Schools are now prioritizing their budget in favor of technology and science, while fine arts, music and theater programs are being dumped. This is partly due to debt that former students cannot pay back to the school because their current job does not pay them enough to do so.
According to the New York Times, “More and more states have adopted the idea of rewarding public colleges and universities for churning out students educated in fields seen as important to the economy.”
Even children in elementary level education are being pushed forward through school with the growing trend of convenient technology. Satori Elementary School is a prime example. In downtown Renton, this institution is all about STEM (Science, Technology, Engineering, Math). The purpose of the specialized school is to give children a head start for a career with increasing job demand.
When asked why they want to teach children about STEM at such a young age, Liza Rickey, the Assistant Principal at Satori, stated that, “Students develop very strong identities right around middle school, so students that have never been exposed to computer science before then make decisions on their identity, and miss out on that opportunity to say ‘That isn’t something I’m interested in.’”
When asked about integrating art and science, a local street musician who performs at Pike Place Market, Jeremy Harp, said that, “Some things just don’t combine.”
Lisa Rickey believes that, “Within STEM is creativity. I believe in sticking to the STEM acronym for now because we don’t want to take away from why STEM is so important. While we have a STEM school, we are not building an army of programmers of computer scientists.”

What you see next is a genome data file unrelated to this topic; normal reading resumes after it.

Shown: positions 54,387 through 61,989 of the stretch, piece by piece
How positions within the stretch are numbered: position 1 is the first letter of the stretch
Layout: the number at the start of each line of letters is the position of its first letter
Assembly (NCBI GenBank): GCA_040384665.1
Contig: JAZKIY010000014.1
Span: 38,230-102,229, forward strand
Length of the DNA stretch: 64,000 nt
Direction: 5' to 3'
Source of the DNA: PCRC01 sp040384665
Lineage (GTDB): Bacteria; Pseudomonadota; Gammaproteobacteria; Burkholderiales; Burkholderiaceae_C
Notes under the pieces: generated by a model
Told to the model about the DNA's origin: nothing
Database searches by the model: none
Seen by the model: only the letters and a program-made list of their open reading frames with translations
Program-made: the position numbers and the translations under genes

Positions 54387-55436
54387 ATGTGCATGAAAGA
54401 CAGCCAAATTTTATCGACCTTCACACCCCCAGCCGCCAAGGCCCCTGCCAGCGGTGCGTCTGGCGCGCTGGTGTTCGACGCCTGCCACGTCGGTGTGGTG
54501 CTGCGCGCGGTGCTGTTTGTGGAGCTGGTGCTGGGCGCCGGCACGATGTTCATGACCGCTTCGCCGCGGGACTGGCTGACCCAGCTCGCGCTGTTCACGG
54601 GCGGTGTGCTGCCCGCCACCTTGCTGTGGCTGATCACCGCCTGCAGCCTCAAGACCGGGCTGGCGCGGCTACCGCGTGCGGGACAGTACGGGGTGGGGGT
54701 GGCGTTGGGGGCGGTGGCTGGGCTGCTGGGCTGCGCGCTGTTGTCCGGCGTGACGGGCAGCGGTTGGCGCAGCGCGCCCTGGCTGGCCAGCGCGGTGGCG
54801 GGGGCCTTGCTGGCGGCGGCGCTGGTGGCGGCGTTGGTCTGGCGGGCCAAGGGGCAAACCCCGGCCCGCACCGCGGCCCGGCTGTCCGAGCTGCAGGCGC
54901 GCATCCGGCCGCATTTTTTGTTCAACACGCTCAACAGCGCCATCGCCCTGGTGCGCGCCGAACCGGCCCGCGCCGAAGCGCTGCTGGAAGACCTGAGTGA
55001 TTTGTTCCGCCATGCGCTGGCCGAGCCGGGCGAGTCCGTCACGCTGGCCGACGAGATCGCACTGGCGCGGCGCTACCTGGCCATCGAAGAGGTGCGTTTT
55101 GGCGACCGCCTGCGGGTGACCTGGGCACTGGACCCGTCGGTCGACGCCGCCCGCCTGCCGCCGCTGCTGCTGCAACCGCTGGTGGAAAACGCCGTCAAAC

Creativity tends to be associated with artistic ability, while the most common use of the word “intelligence” refers to “academic intelligence”. Intelligence can refer to several different interests. One could be musically intelligent or spatially intelligent.
Creativity is defined by the Cambridge Dictionary as, “The ability to produce original or unusual ideas.” Lateral thinking is defined as, “The solving of problems by an indirect and creative approach.”
“Creativity is a requirement of engineering. Without creativity, engineering cannot progress.” says Gowtham Kumar Golla, a programmer at Amazon.
“Choosing the correct solution for the problem is a creativity to me; whenever I see a problem, I get excited to solve it. On the engineering side, you need to think beyond what exists in the current world and find a solution, and that to me takes an extreme amount of creativity.”
When asked about the push towards more scientific and technological related occupations, Golla says, “It’s the surroundings that drives the people’s interest. They are seeing more technological innovation, so they are seeing the money and they are seeing the growth in technology more than the arts.”
Aside from just creativity, art therapy and music therapy are occupations that combine both art and science. It is a form of psychotherapy, recreational therapy, or occupational therapy. All techniques are meant as a way to help relieve stress and express feelings that patients may have a difficult time escaping.
The RISE institute here on campus, in room B237, mixes design and technology. With 3D printers and workshop classes, the RISE institute embraces the artistic side of BC students, and provides resources for students to create their art in a way that is more suitable for today’s society. The dean of RISE, Rita Bangera, is a strong supporter of STEAM (Science, Technology, Engineering, Art, and Math), and regularly invites art professors and students to come to the lab.
The bottom line of this discussion is equality. The government needs to stop limiting options for growing members of society in order to fit their own agenda. Those who pursue art should be able to have the same opportunity to approach any subject that they are interested in, regardless of financial position. Art is not any less important than science, just as letters are not any less important than numbers.